In Capital I, Marx made the historic discovery that eluded Smith, Ricardo and others, that labour-power, as opposed to labour, was a commodity.  As a commodity, its the value of labour-power, is determined as with any other commodity, by the labour-time required for its production.  It is sold, by wage workers, and its market-price takes the form of wages.  Marx, therefore, is able to demonstrate that not only are the values of commodities objectively determinable, on the basis of the labour-time required for their reproduction, but on the basis of the laws identified, the division of the new value created by labour into wages and profits is also objectively determinable.  The mass of profit, and the rate of profit is a function of the value of commodities.

Surplus value is objectively determinable as the difference between the value of the commodity labour-power, and the new value created by the productive consumption of that labour-power, i.e. by the labour it performs.  Surplus value is thereby created in production via this process, and realised in exchange, in the sale of the commodity.  The rate of surplus value is the ratio of this surplus value to the value of the labour-power that created it.  But, the profit of a company is the difference between its total cost of production, i.e. not just what is pays for labour-power, but what it lays out for materials, for wear and tear of fixed capital, and the price it obtains for its output.  Once again, this value is objectively determinable, because not only is the labour-power a commodity, but the materials, and fixed capital are also commodities, whose value is objectively determinable.  The rate of profit is then objectively determinable as the ratio between the profit, and the cost of production.

In identifying the source of profits, interest and rent, Marx has also identified the objective basis of the revenues of the different classes, and class fractions in society, and the different forms of property on which they rest. It is the basis upon which to examine the great social interactions, which take place between them.  By identifying that the owners of landed property leach rent from the profits of productive capital, Marx identifies the antagonistic interests of these two classes - the bourgeoisie and landed aristocracy.  Merchant capital, including money-dealing capital, does not produce surplus value, but it is an integral part of the circuit of capital, being the means by which the commodity-capital, the produced commodities are sold, and thereby the commodity-capital is metamorphosed into potential money-capital, which in turn is metamorphosed once more into productive-capital.  Merchant capital and money-dealing capital are aspects of industrial capital, phases of its circuit that become independent.  They do not create surplus value, but reduce the cost of realising it, and thereby act to increase the mass and rate of profit.  They also act to reduce the circulation period for capital, which acts to raise the rate of turnover of capital, which raises the annual rate of profit.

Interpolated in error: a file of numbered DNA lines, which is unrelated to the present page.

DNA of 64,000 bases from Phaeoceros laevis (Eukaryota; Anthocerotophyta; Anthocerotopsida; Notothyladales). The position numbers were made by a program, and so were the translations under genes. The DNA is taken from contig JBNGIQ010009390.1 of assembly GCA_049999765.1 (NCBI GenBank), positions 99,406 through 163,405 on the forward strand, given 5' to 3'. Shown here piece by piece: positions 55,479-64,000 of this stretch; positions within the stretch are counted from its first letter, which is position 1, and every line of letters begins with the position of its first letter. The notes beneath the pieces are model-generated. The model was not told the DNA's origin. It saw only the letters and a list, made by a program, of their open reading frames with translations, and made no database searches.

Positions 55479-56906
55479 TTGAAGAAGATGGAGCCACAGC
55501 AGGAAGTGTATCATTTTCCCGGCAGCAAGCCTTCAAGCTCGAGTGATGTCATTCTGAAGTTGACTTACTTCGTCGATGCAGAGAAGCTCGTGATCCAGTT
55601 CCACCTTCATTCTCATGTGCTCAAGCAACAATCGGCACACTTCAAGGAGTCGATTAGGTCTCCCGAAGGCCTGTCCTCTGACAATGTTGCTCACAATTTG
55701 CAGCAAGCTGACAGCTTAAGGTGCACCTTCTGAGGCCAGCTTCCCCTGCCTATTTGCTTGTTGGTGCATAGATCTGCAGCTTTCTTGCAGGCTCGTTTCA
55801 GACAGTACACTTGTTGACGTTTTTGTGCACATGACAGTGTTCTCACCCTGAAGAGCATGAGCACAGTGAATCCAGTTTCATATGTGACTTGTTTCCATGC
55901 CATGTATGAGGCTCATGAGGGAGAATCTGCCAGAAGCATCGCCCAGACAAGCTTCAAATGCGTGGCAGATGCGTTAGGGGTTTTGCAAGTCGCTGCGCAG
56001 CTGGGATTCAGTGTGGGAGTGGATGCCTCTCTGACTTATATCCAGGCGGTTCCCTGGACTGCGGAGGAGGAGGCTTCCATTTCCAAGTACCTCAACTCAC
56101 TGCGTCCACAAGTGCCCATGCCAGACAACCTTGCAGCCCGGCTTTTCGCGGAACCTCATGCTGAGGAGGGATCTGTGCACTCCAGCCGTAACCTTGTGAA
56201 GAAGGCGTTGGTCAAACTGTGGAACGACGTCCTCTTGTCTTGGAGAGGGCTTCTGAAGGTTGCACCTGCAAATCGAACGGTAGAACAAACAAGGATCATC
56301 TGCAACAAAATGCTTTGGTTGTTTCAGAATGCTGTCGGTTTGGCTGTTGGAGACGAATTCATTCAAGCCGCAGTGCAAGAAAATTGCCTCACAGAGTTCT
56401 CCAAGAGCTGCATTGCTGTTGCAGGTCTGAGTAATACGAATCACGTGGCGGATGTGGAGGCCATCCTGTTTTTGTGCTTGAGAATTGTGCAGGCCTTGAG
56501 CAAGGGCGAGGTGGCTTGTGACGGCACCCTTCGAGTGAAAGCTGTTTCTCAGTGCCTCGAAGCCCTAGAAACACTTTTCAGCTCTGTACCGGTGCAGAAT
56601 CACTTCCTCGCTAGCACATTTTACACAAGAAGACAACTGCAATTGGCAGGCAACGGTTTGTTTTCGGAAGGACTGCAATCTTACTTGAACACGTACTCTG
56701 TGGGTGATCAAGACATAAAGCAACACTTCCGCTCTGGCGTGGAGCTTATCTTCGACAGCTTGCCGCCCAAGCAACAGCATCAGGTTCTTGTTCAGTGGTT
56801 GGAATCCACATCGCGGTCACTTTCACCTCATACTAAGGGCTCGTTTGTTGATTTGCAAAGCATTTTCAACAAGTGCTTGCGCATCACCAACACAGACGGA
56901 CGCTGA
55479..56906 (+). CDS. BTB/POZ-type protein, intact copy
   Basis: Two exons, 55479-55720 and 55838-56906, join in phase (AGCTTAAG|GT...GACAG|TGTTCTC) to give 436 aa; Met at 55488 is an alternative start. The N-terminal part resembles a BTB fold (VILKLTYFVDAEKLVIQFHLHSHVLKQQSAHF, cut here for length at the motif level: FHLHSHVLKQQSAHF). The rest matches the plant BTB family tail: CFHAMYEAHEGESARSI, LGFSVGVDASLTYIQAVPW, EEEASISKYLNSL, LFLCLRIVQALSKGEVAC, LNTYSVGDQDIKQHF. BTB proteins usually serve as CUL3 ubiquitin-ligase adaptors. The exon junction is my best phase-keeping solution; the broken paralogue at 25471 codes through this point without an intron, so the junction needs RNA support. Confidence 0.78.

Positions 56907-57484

But, interest-bearing capital, or fictitious capital, does not form a part of the actual circuit of capital.  It stands outside it, and in the form of interest, like rent it acts to leach surplus value from industrial capital.  Industrial capital, therefore, has divergent interests not just from landed property, against which it launched the bourgeois revolution, but also from interest-bearing capital.  As Engels describes, it is against these interests that industrial capital, with the backing of the industrial working-class launches its later assault in the middle and later parts of the 19th century.